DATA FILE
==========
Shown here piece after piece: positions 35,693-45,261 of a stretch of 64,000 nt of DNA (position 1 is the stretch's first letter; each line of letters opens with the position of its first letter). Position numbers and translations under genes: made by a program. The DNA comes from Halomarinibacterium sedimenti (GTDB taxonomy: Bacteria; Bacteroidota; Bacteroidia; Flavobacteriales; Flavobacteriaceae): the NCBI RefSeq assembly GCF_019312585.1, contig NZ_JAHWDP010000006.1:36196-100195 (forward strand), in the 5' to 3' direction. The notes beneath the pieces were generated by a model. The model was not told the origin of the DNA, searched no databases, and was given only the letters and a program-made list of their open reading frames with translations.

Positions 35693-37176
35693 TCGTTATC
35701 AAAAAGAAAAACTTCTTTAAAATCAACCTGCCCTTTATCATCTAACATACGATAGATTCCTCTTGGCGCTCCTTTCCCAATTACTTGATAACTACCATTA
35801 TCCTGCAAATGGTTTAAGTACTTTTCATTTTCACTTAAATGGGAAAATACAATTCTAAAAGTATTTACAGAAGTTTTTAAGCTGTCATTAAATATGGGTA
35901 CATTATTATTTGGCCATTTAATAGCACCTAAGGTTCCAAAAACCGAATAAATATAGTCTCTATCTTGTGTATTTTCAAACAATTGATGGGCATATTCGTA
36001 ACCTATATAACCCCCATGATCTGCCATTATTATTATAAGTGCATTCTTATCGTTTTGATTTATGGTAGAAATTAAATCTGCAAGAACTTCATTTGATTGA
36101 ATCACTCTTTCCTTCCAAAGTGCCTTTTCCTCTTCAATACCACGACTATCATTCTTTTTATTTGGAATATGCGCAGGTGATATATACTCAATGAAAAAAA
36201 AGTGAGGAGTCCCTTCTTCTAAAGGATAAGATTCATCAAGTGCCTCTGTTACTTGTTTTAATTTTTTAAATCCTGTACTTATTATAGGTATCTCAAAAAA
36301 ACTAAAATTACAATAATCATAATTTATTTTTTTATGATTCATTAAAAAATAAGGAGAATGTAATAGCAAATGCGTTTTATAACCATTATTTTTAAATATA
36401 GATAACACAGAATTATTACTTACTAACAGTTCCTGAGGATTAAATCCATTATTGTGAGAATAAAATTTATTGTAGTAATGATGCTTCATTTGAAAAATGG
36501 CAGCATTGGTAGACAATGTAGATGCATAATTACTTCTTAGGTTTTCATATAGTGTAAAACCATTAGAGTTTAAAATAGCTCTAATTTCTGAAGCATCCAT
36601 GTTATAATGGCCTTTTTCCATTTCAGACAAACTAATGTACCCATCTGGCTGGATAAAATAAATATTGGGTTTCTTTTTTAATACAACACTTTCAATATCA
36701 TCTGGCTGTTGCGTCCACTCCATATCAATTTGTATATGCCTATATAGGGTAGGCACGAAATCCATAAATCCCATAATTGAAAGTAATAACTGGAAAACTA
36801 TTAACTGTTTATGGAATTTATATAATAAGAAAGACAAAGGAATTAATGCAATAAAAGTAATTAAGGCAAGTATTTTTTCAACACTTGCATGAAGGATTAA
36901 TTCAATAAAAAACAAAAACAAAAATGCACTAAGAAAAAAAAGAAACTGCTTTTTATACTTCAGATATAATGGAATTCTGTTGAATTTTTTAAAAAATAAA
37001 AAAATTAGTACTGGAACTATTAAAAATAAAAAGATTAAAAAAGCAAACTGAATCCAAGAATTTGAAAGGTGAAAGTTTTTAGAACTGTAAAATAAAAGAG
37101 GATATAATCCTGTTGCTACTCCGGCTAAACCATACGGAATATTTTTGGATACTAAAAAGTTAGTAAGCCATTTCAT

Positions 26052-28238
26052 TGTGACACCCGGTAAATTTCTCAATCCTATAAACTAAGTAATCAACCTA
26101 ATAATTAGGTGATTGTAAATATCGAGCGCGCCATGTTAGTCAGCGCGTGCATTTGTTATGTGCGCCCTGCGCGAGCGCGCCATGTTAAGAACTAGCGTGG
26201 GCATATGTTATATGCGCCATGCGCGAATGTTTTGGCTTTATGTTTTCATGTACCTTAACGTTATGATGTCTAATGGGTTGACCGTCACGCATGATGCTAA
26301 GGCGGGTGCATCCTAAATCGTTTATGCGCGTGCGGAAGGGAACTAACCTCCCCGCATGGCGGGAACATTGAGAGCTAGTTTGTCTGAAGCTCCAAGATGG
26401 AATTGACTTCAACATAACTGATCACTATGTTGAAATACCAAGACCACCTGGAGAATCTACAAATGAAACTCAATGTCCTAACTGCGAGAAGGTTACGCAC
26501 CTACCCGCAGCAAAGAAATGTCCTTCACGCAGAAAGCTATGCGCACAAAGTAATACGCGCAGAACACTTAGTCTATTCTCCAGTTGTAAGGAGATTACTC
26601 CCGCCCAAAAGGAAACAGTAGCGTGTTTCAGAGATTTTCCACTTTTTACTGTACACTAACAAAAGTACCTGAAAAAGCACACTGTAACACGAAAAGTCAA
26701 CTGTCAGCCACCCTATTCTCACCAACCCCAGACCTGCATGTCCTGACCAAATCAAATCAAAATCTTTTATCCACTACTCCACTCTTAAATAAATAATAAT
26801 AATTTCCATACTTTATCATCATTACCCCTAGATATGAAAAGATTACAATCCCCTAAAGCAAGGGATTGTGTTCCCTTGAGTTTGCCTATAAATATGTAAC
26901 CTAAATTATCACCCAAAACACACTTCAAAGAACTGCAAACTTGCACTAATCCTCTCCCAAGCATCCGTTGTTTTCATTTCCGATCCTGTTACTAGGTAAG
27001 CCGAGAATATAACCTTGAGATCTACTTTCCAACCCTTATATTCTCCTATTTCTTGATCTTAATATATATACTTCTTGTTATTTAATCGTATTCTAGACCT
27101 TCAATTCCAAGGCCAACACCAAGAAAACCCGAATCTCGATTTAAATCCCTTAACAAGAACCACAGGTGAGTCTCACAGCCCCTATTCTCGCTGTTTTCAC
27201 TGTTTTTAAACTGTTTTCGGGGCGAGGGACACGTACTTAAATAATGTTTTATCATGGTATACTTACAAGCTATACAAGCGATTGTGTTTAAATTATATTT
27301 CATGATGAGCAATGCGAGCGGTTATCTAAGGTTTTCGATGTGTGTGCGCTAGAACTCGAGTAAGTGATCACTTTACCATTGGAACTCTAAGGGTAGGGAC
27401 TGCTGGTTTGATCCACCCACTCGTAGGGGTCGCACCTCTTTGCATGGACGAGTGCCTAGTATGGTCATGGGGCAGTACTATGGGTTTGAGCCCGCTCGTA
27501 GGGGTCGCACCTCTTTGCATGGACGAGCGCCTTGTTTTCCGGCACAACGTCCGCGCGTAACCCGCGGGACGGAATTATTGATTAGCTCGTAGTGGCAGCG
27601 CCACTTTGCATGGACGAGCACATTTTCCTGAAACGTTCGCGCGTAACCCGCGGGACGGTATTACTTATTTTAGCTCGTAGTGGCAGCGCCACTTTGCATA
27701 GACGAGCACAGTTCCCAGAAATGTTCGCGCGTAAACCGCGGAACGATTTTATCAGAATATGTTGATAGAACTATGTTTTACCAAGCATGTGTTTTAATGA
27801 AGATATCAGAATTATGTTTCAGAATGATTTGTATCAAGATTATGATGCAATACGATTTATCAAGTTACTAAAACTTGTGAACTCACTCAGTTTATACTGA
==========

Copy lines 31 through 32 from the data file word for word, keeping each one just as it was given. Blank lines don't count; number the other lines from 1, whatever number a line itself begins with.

27101 TCAATTCCAAGGCCAACACCAAGAAAACCCGAATCTCGATTTAAATCCCTTAACAAGAACCACAGGTGAGTCTCACAGCCCCTATTCTCGCTGTTTTCAC
27201 TGTTTTTAAACTGTTTTCGGGGCGAGGGACACGTACTTAAATAATGTTTTATCATGGTATACTTACAAGCTATACAAGCGATTGTGTTTAAATTATATTT